|Joseph Juran, 1904-2008|
Dr. Joseph M. Juran, a 1924 graduate of the University of Minnesota with a degree in electrical engineering, first began developing his philosophy of quality in 1926 when he started working for the quality inspections division at Western Electric. At the time, managing for quality emphasized statistics and production techniques. Dr. Juran theorized that the field really depended on human factors, especially the work of managers, and that quality problems should be solved systemically. By engaging leadership in addressing quality at its most fundamental levels, Dr. Juran realized there would hardly be a limit to a company's potential for success.
In 1951, Dr. Juran's philosophy coalesced in the first edition of Juran's Quality Handbook, which is now in its fifth edition. It became the handbook for the new discipline of quality management and helped establish Dr. Juran's international reputation as the thought leader of the quality movement.
Beginning in 1954, Dr. Juran heavily influenced the development of companies in Japan's postwar economy. His work developing a culture of quality within these burgeoning companies helped lead to Japan's preeminence in quality achievement in the 1970s and beyond. In recognition of his contributions toward reviving the Japanese economy after World War II he was awarded the Order of Sacred Treasure in 1981 by the Emperor of Japan.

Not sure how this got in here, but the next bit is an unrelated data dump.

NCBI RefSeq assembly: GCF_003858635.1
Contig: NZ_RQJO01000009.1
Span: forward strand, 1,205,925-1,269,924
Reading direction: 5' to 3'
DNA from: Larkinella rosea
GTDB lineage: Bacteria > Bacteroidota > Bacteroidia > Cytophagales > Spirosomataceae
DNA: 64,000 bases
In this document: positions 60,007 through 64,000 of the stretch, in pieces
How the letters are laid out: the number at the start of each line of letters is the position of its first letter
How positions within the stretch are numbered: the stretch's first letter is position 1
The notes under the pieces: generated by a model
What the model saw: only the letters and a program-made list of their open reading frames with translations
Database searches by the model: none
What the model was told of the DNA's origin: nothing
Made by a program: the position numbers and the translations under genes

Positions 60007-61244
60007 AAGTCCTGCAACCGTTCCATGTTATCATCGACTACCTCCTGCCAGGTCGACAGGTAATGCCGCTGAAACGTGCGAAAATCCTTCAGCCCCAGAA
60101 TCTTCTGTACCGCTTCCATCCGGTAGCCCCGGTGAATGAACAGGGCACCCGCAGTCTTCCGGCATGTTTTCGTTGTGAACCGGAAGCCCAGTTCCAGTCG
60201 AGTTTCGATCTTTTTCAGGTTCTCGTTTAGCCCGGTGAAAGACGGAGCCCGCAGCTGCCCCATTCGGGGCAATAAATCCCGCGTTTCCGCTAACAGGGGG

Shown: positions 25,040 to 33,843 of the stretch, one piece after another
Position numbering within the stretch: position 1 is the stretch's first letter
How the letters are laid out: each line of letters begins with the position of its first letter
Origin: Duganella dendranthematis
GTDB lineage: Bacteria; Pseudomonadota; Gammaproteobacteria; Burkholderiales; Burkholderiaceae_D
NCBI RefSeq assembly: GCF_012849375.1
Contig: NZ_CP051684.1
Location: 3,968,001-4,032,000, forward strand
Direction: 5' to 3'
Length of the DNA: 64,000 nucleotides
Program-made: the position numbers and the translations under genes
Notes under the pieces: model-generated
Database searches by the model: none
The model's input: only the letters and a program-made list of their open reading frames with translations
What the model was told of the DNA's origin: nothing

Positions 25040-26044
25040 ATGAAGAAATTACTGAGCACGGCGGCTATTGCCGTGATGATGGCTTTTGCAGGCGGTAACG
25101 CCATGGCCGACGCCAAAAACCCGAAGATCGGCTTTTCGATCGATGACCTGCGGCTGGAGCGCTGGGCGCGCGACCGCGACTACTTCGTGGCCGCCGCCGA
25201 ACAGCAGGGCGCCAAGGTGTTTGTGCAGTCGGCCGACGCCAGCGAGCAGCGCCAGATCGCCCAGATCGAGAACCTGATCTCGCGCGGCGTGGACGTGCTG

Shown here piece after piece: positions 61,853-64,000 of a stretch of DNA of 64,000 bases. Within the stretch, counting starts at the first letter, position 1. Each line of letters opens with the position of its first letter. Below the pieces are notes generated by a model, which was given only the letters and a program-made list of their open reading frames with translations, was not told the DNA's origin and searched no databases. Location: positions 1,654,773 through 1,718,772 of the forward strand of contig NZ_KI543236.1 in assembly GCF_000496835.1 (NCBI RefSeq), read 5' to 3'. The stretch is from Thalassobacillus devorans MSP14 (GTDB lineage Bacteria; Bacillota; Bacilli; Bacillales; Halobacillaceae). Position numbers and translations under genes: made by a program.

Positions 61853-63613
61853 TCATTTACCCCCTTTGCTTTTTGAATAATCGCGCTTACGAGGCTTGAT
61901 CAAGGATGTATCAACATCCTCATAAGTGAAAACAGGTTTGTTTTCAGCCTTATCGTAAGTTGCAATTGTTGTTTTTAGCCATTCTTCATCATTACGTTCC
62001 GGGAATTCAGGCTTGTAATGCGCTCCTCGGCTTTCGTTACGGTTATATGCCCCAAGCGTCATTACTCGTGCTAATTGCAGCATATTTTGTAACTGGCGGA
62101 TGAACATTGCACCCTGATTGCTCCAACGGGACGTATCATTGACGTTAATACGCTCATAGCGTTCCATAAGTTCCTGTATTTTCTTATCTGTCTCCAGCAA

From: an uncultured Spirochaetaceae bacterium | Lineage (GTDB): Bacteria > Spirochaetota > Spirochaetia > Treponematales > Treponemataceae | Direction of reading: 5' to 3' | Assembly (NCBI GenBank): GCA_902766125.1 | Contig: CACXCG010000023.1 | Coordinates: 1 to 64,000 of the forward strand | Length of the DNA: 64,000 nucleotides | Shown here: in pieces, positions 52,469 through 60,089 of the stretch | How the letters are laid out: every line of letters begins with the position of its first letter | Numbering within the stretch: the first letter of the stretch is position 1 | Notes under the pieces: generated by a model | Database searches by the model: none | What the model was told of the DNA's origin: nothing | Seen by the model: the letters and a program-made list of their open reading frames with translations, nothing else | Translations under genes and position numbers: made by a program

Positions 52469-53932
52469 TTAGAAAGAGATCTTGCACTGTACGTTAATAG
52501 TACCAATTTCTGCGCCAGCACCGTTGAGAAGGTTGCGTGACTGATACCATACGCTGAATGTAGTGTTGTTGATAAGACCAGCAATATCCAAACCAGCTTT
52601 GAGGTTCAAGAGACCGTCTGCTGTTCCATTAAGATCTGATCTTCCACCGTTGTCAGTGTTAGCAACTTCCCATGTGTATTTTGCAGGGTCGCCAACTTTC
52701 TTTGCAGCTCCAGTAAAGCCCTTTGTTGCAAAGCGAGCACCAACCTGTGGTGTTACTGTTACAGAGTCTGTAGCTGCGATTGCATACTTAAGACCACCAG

Dr. Juran's work in Japan also helped many companies around the world develop an institutional culture of what it takes to be a quality leader. In those companies, quality work is properly valued from the lowest-level worker to the highest-level manager. A company with a cultural embrace of quality will continually strive to improve and learn from past mistakes. Industry leaders in the U.S. acknowledge that the quality renaissance during the 1980s and '90s that contributed to enormous prosperity in the U.S. was influenced by Dr. Juran's ideas. In recognition of his contributions to the U.S. competitiveness, Dr. Juran was presented with the National Medal of Technology in 1992 by President George H. W. Bush.
Dr. Juran's thinking on quality wasn't limited to planning, control and improvement. In the closing paragraph of his 2003 autobiography, Architect of Quality (p. 365), Dr. Juran had two messages: "To those whose careers are in the field of managing for quality: thank your lucky stars. Your field will grow extensively during your life-time, especially in three of our giant industries—health, education and government. There will be exciting opportunities for innovation and for service to society."